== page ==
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Rare Pennies You Should Hold Onto… Including The 1943 Penny

9 Rare U.S. Pennies

We get a lot of questions about rare pennies — including these: 1943 wheat penny, 1943 steel penny, 1943 silver penny, 1943 Lincoln penny, 1943 copper penny, and 1943 penny value.

Geesh… I guess you all have a bunch of 1943 pennies in your possession!

What follows are several rare U.S. pennies that you should hold onto if you ever come across them in loose change or a coin collection.

Let’s start with the 1943 penny that everyone asks so much about…

Rare 1943 Penny

Many years ago, one 1943-S copper penny sold for about $60,000 dollars at auction — much more than the $10,000 to $20,000 they used to take at auction.

Today, a typical 1943 copper penny sells for more than $100,000.

To find out if your 1943 penny is made of copper, use a magnet:

  • If the coin sticks to the magnet, your penny is made of steel — so it’s not worth much.
  • If it doesn’t stick to the magnet, then it may be a true copper penny and it could be valuable (depending on its condition and other factors). 

Here’s how to tell if a penny is made of copper or zinc.

Only forty 1943 copper-alloy cents are known to remain in existence. Coin experts speculate that they were struck by accident when copper-alloy 1-cent blanks remained in the press hopper when production began on the new steel pennies.

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rare 1943 pennies

Rare 1974 Penny

The U.S. Mint struck more than 1 million aluminum cents in 1974 as test coins. The 1974 aluminum penny was immediately recalled for melting, and more than 1 million of them were destroyed. However, there is an untold (small) number of unaccounted 1974 aluminum pennies still out there today.

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Rare 1955 Penny

Some 1955 pennies will have you seeing double! A doubled die coin is one of the most popular types of error coin varieties. The 1955 doubled die penny was even mentioned in a Stephen King novella called A Good Marriage, and was a plot device in the 1989 ‘Weird Al’ Yankovic movie UHF. The 1955 doubled die penny is worth around $1,500 and up.

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Rare 1909 Penny

The first Lincoln Penny was struck by the U.S. Mint in 1909 to commemorate the 100th anniversary of Abraham Lincoln’s birth. It was the first circulating coin to feature a real person instead of the allegorical Lady Liberty. Lincoln cents were minted from 1909 through the present time, and it was the first cent to have the motto “IN GOD WE TRUST”. The Lincoln cent was introduced to commemorate the 100th anniversary of Lincoln’s birthday, and the early pennies 1909 through 1958 were referred to a wheat pennies.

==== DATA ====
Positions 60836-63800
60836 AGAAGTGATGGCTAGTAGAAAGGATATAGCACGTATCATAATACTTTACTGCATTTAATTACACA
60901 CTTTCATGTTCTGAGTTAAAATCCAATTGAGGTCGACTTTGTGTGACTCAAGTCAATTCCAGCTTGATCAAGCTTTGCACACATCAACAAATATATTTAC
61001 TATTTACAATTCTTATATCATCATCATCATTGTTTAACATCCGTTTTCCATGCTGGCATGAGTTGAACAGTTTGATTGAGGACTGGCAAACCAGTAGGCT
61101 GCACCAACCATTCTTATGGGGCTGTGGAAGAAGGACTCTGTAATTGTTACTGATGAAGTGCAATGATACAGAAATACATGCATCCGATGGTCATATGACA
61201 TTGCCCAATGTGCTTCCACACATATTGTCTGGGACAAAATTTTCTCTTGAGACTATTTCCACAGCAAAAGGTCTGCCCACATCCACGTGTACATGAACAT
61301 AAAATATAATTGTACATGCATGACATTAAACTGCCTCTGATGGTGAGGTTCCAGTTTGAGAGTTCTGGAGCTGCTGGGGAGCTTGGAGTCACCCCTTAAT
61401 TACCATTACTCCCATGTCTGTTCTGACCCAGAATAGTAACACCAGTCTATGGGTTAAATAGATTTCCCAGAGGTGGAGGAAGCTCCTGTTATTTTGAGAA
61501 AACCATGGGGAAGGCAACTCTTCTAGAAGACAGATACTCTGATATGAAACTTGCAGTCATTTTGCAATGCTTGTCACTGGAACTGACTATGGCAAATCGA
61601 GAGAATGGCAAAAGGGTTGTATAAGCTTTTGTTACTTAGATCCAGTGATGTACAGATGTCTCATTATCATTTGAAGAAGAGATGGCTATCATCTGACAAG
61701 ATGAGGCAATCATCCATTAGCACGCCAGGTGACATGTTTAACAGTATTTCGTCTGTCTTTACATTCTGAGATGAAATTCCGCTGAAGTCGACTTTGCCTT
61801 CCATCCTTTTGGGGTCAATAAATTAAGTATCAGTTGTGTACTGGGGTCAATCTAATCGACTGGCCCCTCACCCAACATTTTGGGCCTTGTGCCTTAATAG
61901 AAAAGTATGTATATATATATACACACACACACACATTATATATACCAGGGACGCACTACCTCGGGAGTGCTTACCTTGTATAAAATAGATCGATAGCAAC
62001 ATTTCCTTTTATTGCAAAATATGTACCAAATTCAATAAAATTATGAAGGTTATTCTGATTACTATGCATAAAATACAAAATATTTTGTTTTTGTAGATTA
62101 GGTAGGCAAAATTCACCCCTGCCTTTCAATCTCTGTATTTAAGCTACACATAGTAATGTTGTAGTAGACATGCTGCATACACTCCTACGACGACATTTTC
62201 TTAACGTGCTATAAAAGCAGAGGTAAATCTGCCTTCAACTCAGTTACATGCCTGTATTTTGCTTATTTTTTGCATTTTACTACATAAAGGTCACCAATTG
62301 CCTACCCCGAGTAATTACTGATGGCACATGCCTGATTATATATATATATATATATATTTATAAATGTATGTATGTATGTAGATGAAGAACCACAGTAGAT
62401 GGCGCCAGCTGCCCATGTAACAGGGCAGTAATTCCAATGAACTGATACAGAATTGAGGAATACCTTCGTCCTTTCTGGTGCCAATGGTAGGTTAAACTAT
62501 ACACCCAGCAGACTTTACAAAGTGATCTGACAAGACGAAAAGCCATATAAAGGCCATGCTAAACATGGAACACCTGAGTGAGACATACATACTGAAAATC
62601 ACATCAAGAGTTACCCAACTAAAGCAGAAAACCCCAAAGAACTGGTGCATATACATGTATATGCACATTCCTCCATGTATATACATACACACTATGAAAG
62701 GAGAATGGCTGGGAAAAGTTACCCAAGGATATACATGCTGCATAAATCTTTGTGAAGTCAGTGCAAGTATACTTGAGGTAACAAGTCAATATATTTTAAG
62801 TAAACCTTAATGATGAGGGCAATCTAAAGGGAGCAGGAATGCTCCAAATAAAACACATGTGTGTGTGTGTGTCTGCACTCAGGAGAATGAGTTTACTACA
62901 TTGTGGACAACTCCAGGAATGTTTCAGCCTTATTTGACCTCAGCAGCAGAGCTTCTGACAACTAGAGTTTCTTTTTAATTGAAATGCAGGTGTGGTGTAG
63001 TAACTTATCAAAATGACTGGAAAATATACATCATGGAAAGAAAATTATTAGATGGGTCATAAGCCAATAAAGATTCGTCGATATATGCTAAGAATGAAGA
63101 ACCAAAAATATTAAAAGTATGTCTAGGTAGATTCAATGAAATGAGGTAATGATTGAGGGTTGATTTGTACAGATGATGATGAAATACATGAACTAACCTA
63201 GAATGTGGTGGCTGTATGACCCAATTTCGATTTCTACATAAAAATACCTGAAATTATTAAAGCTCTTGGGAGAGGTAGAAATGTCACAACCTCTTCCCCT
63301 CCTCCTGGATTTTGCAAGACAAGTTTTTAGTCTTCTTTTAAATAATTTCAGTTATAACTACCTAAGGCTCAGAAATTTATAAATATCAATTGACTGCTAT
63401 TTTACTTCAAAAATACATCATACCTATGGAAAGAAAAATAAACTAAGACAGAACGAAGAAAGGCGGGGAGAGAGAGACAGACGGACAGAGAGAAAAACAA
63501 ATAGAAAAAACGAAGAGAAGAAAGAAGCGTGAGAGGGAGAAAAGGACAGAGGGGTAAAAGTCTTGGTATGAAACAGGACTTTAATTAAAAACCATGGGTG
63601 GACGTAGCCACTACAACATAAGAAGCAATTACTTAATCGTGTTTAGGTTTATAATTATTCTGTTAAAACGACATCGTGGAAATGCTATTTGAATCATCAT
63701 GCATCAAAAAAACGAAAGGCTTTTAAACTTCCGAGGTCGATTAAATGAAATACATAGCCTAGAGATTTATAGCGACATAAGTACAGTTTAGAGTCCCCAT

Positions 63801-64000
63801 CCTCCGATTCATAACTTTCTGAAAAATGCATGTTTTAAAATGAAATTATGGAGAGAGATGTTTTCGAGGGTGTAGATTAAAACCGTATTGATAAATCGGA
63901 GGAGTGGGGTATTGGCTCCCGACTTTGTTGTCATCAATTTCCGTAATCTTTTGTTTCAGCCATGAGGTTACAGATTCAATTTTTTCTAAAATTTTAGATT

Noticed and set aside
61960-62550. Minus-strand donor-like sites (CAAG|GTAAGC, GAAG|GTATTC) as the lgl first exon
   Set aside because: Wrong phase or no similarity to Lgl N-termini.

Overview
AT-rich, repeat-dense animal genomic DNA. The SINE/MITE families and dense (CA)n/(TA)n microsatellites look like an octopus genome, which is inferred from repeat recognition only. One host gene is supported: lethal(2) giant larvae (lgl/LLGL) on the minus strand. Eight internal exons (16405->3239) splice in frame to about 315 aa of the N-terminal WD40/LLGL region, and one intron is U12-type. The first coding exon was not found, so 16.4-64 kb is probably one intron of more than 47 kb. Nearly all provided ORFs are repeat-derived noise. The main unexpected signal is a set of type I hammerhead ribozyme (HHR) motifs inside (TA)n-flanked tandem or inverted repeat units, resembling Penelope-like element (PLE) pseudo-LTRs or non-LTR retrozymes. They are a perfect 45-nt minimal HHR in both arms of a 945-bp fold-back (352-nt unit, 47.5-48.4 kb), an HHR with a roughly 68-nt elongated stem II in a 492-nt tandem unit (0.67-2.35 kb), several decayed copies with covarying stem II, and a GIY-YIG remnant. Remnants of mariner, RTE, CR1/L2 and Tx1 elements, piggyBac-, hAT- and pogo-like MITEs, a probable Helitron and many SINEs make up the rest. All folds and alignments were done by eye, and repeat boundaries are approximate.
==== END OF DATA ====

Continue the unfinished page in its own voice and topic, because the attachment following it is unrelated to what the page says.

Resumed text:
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Rare 1877 Penny

The 1877 Indian Head penny is one of the scarcest coins of the 19th century. It is also one of the rarest Indian Head pennies and serves as its popular key date. The 1877 penny is worth $700 or more.

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Rare 1856 Penny

The inaugural small cent, the 1856 Flying Eagle cent had a mintage of only about 2,000 (more than half of them were proofs). The addition of an 1856 cent in any acceptable condition is a prudent buy. The coin has seen steady appreciation over the long term, being that an 1856 Flying Eagle cent is “necessary” to complete a small cent collection, but is available only in extremely small quantities. Buy only from reputable sources, as many 1858 Flying Eagles have been altered to appear as 1856.

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Rare 1844 Penny

A “Braided Hair Large Cent” was just an everyday penny back in 1844. If it is circulated, it is probably worth between $7 and $80.

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Rare 1793 Penny

The most expensive U.S. penny is the 1793 Sheldon NC-1 Chain cent. The chain’s 15 links surrounding the words ONE CENT represent the unity of the 15 colonies extant in the U.S. at the time. Fewer than 2,000 of these expensive pennies survive to this day. Five varieties of the Chain cent were minted before its discontinuation. After Dr. William H. Sheldon (author of Penny Whimsy), these varieties are referred to as Sheldon 1-4 and NC-1. Designated as non-collectible, NC-1 is the rarest of these varieties — only 4 are known to exist today. With an estimated value of $275,000, NC-1 is not only the rarest, but also the most expensive penny.

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Rare 1792 Penny

This chocolate-colored penny, the 9th known example of its type, bears the date 1792, an inscription “Parent of Science & Industry: Liberty” and the likeness of a woman’s head representing Miss Liberty.

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How To Find The Value Of Other Pennies

Here’s how to find the value of any U.S. penny quickly:

#1 – Check online

Our two favorite resources for coin values and coin prices are:

#2 – Check a price guide book

We talk a lot about the different coin price guides, but our all-time favorite is:

More About U.S. Pennies

Here are some of our other articles to help you learn more about your old pennies that might be rare and valuable: